Honorable Mentions – Alvin Dark was a three-time All-Star shortstop and the 1948 Rookie of the Year during a 14-year playing career spent mainly with the Giants in the 1950s. He won a pennant as a manager in 1962 after the team moved to San Francisco and led the Indians in between stints with the Athletics, one in Kansas City and one in Oakland. In four seasons (1966-67 and 74-75), Dark had a 314-291 record and won a title in 1974 after replacing a fired future Hall of Famer who appears later on this list. Despite leading the Athletics to 98 wins in 1975, Dark was let go after Oakland was swept by Boston in the ALCS. He coached with the Cubs, had a brief managerial stint with the Padres in 1977 and was a minor league talent director and evaluator for the Cubs and White Sox in the following decade. Dark passed away in 2014 at age 92.

Ken Macha had a six-year major league career as a reserve infielder, then played four seasons in Japan before retiring in 1985. He was a minor league manager and major league coach for more than 15 years before he was hired in 2003 to replace the next man on this list. Macha had winning records in all four of his seasons on the Oakland bench (2003-06), compiling a 368-280 record in that span. He led the team to a pair of playoff appearances, including a sweep of the Twins in the Division Series, giving the Athletics their first postseason series victory since 1990. However, Macha was fired after a sweep at the hands of the Tigers in the ALCS. After two seasons leading the Brewers in 2009-10, he has not held a major league coaching position.

5. Art Howe – His 11-year playing career included a seven-year stint in Houston in which he started at three infield spots. After a four-year stint as a coach with the Rangers he managed the Astros for five seasons. Howe was a manager in the Dominican Republic, a scout for the Dodgers and a bench coach for the Rockies before taking over for a manager later on this list who was one of the most respected and popular in Athletics’ history. Oakland suffered through three losing seasons before making the playoffs in three straight seasons from 2000-02, winning at least 100 games in the final two campaigns. Although he doubted the methods of the “Moneyball” A’s under general manager Billy Beane, the team had regular season success before falling each time in the Division Series. Howe finished with a 600-533 record with the Athletics before signing with the Mets for two disappointing seasons. He spent time as a coach with the Phillies and Rangers before he retired in 2008.

4. Bob Melvin – He was a backup catcher, primarily with the Giants and Orioles, during a 10-year playing career. Melvin spent four seasons with the Brewers in a variety of roles, finishing as a bench coach in 1999. He followed that with a year in the same role with the Tigers and two with the Diamondbacks, including their title-winning season in 2001. Melvin’s managerial career started with 93-win season with Seattle in 2003, but the Mariners missed the playoffs by two games. He had a five-year run at the helm in Arizona, leading the team to the NLCS (and winning the Manager of the Year Award) in 2007 before being swept by Colorado.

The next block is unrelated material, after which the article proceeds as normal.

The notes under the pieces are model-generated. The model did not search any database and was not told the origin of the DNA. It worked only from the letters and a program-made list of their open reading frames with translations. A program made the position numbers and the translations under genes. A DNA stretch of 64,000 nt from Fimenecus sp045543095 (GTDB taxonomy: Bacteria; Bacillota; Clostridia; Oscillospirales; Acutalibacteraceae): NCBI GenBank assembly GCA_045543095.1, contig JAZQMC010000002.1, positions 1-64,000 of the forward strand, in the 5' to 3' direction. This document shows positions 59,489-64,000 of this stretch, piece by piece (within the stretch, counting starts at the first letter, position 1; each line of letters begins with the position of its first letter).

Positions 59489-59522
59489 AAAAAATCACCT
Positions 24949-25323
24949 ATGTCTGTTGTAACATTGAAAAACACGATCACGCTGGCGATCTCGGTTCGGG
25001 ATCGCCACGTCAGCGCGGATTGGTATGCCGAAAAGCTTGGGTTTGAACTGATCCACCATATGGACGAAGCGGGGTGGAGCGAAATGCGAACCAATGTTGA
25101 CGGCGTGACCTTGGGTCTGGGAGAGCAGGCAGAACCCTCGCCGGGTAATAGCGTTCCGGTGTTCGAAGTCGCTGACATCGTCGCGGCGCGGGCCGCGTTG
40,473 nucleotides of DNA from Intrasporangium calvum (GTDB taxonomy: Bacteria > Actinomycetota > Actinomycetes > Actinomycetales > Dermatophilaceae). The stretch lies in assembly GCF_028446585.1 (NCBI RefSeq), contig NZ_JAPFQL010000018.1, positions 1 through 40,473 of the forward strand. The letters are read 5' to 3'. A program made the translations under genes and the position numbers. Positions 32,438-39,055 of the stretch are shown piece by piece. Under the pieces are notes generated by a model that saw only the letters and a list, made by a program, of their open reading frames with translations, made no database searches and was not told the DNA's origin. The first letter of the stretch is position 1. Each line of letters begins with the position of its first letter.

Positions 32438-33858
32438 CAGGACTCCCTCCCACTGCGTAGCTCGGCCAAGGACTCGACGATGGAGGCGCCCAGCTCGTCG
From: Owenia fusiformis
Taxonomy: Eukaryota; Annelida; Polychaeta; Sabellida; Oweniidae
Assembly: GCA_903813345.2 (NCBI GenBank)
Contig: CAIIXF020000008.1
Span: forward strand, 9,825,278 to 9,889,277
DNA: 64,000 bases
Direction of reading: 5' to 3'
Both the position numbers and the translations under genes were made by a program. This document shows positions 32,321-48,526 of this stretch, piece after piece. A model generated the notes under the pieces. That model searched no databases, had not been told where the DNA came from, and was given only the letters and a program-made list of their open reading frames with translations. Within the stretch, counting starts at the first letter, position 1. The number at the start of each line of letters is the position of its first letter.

Melvin took the 2010 season off before joining the Athletics on an interim basis following the firing of Bob Geren in June 2011. Over the next 11 seasons (2011-21), Oakland had a winning record seven times, earned six playoff berths, amassed 90 or more games four times and won three division titles. Despite an 853-764 record and two Manager of the Year Awards, much of the time competing with one of the league’s lowest team payrolls, Melvin could not lead the A’s past the Division Series. He left his hometown team for one further south, spending the next two years managing the Padres. Melvin missed games due to prostate surgery and COVID-19 in 2022 but led San Diego to the NLCS, which ended with a loss to Philadelphia. Following the 2023 season, he returned to the Bay Area to manage the Giants. With a 1,517-1,425 record in his first 20 seasons, Melvin enters 2024 with the second-most wins among active managers, trailing only Bruce Bochy (2,093).

3. Dick Williams – He had a 13-year playing career as a third baseman an outfielder, with his best years split between the Orioles and the Athletics when they were in Kansas City. Williams had a knack for turning around downtrodden franchises during his 21-year managerial career. He took a Red Sox team to the World Series in 1967 for the first time in two decades; he led the Expos for the only playoff appearance in their 36 years in Montreal in the strike-shortened 1981 season; the following year, he took over the Padres, led them to four straight seasons of .500 or better, including their first playoff berth and World Series appearance in 1984, as well as stints with the Angels and Mariners.